ZOMLOT: Well, the current Israeli government -- and I'm afraid with a lack of international will -- we are not very close to it. But there are good

news and sources of hope.

The most significant of all is the ability of the Palestinian people to withstand and survive, and self-defense and build, grow and inspire people

outside the growing solidarity movement that I encounter everywhere I see.

And I see the real beginning of a South African moment for Palestine. And I see the masses here in London, tens of thousands last year. Wherever I go,

the outpouring of emotions, I see the world, the citizens of the world overcoming their governments, bypassing their governments.

You know what?

In South Africa, the U.K. government and the U.S. government lagged behind. It was very late in the game. It was the people who actually decided. And

I'm optimistic about the people in America and Europe but everywhere.

SOARES: Let's leave with hope, I think that's a good way to end. Great to have you on the show, thank you very much.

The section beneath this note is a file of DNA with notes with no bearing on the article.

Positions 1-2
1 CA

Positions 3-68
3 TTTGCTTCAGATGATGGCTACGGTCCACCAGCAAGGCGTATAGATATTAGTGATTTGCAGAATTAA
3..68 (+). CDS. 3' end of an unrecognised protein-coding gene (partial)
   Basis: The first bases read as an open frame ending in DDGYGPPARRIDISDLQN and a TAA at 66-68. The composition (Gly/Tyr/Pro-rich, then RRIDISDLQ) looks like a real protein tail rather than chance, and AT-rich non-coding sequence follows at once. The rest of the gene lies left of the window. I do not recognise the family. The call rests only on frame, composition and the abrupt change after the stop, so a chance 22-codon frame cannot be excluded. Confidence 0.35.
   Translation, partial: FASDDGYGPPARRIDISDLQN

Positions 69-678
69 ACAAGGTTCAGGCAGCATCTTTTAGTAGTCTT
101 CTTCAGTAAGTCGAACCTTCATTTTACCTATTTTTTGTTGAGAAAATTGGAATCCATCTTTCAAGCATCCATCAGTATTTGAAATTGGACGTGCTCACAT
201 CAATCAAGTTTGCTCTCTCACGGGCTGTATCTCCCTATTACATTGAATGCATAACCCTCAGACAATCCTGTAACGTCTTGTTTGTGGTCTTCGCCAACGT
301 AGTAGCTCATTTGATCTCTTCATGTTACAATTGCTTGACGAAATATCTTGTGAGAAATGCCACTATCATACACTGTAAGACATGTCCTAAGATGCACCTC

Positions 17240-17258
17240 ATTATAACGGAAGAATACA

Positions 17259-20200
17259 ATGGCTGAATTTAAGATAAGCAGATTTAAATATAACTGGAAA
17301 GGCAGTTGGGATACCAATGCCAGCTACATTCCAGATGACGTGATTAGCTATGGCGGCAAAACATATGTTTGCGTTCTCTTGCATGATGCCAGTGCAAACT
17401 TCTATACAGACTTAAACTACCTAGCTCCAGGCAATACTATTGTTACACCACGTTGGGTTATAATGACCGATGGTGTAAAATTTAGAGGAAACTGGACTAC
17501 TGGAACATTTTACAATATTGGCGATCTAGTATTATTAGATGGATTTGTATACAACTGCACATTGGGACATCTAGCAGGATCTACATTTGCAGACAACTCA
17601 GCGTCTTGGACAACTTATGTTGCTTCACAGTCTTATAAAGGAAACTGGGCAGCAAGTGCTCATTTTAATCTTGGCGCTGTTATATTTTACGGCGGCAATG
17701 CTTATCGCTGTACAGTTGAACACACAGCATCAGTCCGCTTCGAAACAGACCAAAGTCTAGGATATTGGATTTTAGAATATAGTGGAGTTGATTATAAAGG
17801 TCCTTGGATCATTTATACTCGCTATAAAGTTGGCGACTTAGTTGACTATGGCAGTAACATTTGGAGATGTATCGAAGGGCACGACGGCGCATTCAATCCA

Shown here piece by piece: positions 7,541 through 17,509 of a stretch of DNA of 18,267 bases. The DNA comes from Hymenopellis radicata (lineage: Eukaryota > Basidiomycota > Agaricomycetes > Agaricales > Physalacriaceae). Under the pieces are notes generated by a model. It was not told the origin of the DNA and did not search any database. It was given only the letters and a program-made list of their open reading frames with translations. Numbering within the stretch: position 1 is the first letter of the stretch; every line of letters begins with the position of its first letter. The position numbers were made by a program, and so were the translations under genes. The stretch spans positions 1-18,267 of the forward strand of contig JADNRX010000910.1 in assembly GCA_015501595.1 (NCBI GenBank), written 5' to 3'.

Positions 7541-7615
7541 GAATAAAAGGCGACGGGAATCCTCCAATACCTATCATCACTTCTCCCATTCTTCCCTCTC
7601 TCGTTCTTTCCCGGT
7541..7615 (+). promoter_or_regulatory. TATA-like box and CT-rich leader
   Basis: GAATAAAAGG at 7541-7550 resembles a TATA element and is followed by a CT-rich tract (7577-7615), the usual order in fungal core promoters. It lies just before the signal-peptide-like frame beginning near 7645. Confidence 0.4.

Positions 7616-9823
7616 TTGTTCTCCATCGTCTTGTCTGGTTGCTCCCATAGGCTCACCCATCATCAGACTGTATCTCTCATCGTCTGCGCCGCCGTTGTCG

SOARES: It was a romantic moment captured on camera in Iran with a devastating result. A young engaged couple posted a video of themselves

dancing in the capital. In the background, you can see Tehran's famous freedom tower.

As you can see, the women's notably not wearing a head scarf. But what would be innocent elsewhere in the world is viewed through a different lens

by Iran's authoritarian government.

The two social media influencers were charged with spreading corruption after posting the video online. And a judge has given them 10-year prison


And still to come tonight in the U.S., controversy is brewing again, as the spotlight is on another police-involved shooting. This time, a wheelchair

bound man was killed. We will bring you that story next.





SOARES: Police in southern California are embroiled in a controversy over the use of force after they shot and killed a double amputee they suspected

in a stabbing.

But his relatives say his physical condition meant he could never have posed a threat. This comes as tensions run high over the brutal police

beating and death of Tyre Nichols in Memphis. CNN's Stephanie Elam reports now from Los Angeles.